The men and women who wear our nation’s uniform are expected to defend our nation at home and abroad. Yet, when it comes to financial services, service members are not always being protected in return.
The 2006 Military Lending Act (MLA) was enacted with broad and bipartisan support as a remedy to predatory lending that diminished military readiness. The first major step to provide financial protection to our armed forces was to limit interest rates and fees to no more than 36 percent rate cap for consumer credit. This rate cap initially applied to just three types of products: tax refund loans, and both payday and auto title loans. The law also prescribed limits of indebtedness for payday loans less than 90 days and auto title loans with terms less than 180 days.
Loophole in the law
MLA’s specific lending prescriptions had the unexpected result of lenders changing loan terms beyond the MLA’s provisions, sometimes by as little as an extra day. While technically observing the letter of the law, these profiteers exploited a lending loophole to continue entrapping active duty service members in predatory lending products.
Last fall, the Department of Defense (DOD) proposed MLA broaden proposed amendments to existing regulations that would better ensure against evasive practices of predatory lending. These proposals are supported by the military community, Congressional leaders, state attorneys general as well as consumer and civil rights groups across the country.
Even so, this year some members of Congress inserted into the 2016 National Defense Authorization Act a short clause that would have given predatory lenders the opportunity to prolong their exploitative practices and also delay in implementing new regulations by the Secretary of Defense. The surprise move also undermined DOD’s previous findings that predatory lending is a threat to our national security.
Fortunately, and largely through the leadership of a veteran, Illinois’ Congresswoman Tammy Duckworth, offered an amendment to the proposed authorization to preserve DOD’s regulatory plans.
After 18 hours of debate, enough support was gathered to remove the harmful language.
A 32-30 vote by the House Armed Services Committee removed the harmful language as the measure proceeds to the House floor for a final vote. The Duckworth amendment will enable stronger regulation to move forward. The goal of ensuring effective regulation of predatory lending aimed at active duty military families and will include new safeguards affecting credit cards, high-cost installment loans and payday loans offered by banks that are termed ‘deposit advances.’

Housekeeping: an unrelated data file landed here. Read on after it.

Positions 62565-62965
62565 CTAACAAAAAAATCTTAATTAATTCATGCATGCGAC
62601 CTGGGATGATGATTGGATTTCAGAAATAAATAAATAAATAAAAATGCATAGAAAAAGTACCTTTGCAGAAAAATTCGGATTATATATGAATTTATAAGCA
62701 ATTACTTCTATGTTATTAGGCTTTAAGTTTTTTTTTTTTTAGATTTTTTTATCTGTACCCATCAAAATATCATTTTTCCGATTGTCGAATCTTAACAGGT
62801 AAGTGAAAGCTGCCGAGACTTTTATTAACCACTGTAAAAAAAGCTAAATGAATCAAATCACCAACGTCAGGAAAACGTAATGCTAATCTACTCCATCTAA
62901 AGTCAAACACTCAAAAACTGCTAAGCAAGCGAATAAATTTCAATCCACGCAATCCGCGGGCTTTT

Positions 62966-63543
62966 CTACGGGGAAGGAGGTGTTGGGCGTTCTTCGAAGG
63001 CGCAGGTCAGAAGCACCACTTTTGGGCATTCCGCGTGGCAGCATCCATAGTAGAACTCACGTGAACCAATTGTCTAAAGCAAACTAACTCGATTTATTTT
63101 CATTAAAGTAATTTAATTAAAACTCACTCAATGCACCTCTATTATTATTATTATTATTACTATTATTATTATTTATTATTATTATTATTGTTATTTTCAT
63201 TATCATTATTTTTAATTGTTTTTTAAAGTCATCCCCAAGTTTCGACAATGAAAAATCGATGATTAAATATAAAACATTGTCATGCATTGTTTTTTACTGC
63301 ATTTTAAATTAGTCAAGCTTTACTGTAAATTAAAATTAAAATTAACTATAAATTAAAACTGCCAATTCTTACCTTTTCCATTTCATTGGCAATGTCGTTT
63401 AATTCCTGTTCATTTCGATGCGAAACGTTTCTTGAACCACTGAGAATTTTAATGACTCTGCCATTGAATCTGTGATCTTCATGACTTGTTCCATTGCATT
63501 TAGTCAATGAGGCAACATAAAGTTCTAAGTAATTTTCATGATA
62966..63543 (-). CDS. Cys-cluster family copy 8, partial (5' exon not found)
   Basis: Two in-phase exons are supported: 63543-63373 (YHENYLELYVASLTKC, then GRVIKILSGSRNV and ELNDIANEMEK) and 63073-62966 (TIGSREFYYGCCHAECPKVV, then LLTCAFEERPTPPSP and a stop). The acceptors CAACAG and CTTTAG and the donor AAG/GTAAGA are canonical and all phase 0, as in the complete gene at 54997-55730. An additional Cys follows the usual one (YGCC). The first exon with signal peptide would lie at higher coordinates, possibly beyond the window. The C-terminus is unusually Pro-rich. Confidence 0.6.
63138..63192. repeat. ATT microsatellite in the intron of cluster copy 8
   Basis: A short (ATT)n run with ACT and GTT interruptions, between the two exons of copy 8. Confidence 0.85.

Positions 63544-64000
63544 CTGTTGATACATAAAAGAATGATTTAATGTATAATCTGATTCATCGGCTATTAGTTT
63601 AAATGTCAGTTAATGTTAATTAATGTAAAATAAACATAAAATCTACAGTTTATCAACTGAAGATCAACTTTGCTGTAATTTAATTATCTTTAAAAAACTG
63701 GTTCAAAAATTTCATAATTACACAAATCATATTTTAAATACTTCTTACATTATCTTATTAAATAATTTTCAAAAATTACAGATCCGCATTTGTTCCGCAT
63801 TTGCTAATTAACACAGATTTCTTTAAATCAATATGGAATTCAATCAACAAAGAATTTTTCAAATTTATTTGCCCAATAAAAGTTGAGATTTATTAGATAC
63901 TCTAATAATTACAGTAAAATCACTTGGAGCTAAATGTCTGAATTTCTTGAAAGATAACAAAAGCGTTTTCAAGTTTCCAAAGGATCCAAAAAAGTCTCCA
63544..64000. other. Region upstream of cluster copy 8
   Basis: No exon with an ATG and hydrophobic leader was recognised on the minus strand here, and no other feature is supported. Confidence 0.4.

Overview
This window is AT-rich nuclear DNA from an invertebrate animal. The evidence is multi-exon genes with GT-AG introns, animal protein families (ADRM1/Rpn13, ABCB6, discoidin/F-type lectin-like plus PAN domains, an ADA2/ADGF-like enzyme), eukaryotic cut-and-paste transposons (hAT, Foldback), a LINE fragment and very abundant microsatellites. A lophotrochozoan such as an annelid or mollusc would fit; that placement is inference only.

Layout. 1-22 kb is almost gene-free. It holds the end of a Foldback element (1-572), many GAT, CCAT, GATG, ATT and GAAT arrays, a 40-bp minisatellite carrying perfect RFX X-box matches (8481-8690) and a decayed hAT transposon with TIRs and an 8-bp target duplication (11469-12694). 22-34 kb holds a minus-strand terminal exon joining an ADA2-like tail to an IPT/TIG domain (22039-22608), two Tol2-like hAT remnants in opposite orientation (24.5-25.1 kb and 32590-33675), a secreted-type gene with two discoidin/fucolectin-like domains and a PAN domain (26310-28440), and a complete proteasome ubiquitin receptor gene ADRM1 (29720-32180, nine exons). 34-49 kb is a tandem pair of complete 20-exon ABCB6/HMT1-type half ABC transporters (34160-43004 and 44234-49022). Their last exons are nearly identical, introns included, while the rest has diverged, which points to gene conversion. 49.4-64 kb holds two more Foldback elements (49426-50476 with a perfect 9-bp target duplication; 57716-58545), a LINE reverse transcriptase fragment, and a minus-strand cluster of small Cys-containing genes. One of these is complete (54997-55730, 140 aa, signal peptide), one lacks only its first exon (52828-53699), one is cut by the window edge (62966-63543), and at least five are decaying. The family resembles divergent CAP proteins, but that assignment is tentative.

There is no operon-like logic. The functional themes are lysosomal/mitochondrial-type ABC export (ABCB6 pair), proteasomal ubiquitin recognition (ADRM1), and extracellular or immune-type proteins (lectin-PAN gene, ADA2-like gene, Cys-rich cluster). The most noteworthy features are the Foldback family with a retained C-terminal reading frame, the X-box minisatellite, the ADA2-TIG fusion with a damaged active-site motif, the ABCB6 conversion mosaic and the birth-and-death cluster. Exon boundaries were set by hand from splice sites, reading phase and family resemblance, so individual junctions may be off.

Working with the Office of Service Member Affairs, CFPB published a December report that found:
•Some depository institutions extended millions of dollars in deposit advances to service members with APRs that typically exceeded 300 percent. As open-ended lines of credit, the loans were not bound by the MLA;
•In Illinois, a 12-month auto title loan of $2,575 carried a finance charge of $5,720 plus a $95 lien fee. The loan was technically legal because its duration was beyond 181 days;
•In Texas, a lender sold a $485 installment loan to a service member with a 584.72 APR for a period of less than six months. In addition to the borrower’s $1,428 repayment, the borrower was charged a separate credit access business fee and 9.75 percent interest on the loan.
“The products that have been marketed and extended to service members while the current Military Lending Act regulations have been in place underscore the limitations of those regulations in protecting service members and their families across the credit marketplace,” states CFPB’s report. “This issue is of substantial concern to the Bureau and we will continue to use the tools available to us to address the consumer financial challenges affecting the military community.”
Charlene Crowell is a communications manager with the Center for Responsible Lending. She can be reached at Charlene.email@example.com.